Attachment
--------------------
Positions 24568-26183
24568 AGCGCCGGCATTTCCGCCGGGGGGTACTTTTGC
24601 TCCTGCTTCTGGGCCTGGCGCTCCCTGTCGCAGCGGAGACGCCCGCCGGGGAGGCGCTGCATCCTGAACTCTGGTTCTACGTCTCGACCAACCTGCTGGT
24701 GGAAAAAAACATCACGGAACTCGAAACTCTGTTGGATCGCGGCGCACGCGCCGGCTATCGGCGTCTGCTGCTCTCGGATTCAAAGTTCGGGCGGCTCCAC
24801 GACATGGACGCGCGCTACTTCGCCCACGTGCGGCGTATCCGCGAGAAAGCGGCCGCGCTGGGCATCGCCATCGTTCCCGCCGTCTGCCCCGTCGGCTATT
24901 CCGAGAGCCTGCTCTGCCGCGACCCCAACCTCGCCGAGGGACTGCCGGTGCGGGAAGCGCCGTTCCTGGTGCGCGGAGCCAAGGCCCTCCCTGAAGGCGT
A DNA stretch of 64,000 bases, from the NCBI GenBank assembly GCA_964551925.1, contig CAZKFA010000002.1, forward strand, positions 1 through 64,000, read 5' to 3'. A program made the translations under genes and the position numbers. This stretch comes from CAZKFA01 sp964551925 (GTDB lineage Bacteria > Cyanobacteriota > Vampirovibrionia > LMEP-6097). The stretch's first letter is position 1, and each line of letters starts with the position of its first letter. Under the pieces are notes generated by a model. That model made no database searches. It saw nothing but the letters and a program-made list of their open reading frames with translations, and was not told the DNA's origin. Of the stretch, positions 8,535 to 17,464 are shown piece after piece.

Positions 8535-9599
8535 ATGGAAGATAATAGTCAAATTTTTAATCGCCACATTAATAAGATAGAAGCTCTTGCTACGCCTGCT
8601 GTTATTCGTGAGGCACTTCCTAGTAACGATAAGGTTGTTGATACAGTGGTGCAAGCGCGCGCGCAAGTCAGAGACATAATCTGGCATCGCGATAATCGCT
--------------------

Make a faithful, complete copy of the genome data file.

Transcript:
Positions 24568-26183
24568 AGCGCCGGCATTTCCGCCGGGGGGTACTTTTGC
24601 TCCTGCTTCTGGGCCTGGCGCTCCCTGTCGCAGCGGAGACGCCCGCCGGGGAGGCGCTGCATCCTGAACTCTGGTTCTACGTCTCGACCAACCTGCTGGT
24701 GGAAAAAAACATCACGGAACTCGAAACTCTGTTGGATCGCGGCGCACGCGCCGGCTATCGGCGTCTGCTGCTCTCGGATTCAAAGTTCGGGCGGCTCCAC
24801 GACATGGACGCGCGCTACTTCGCCCACGTGCGGCGTATCCGCGAGAAAGCGGCCGCGCTGGGCATCGCCATCGTTCCCGCCGTCTGCCCCGTCGGCTATT
24901 CCGAGAGCCTGCTCTGCCGCGACCCCAACCTCGCCGAGGGACTGCCGGTGCGGGAAGCGCCGTTCCTGGTGCGCGGAGCCAAGGCCCTCCCTGAAGGCGT
A DNA stretch of 64,000 bases, from the NCBI GenBank assembly GCA_964551925.1, contig CAZKFA010000002.1, forward strand, positions 1 through 64,000, read 5' to 3'. A program made the translations under genes and the position numbers. This stretch comes from CAZKFA01 sp964551925 (GTDB lineage Bacteria > Cyanobacteriota > Vampirovibrionia > LMEP-6097). The stretch's first letter is position 1, and each line of letters starts with the position of its first letter. Under the pieces are notes generated by a model. That model made no database searches. It saw nothing but the letters and a program-made list of their open reading frames with translations, and was not told the DNA's origin. Of the stretch, positions 8,535 to 17,464 are shown piece after piece.

Positions 8535-9599
8535 ATGGAAGATAATAGTCAAATTTTTAATCGCCACATTAATAAGATAGAAGCTCTTGCTACGCCTGCT
8601 GTTATTCGTGAGGCACTTCCTAGTAACGATAAGGTTGTTGATACAGTGGTGCAAGCGCGCGCGCAAGTCAGAGACATAATCTGGCATCGCGATAATCGCT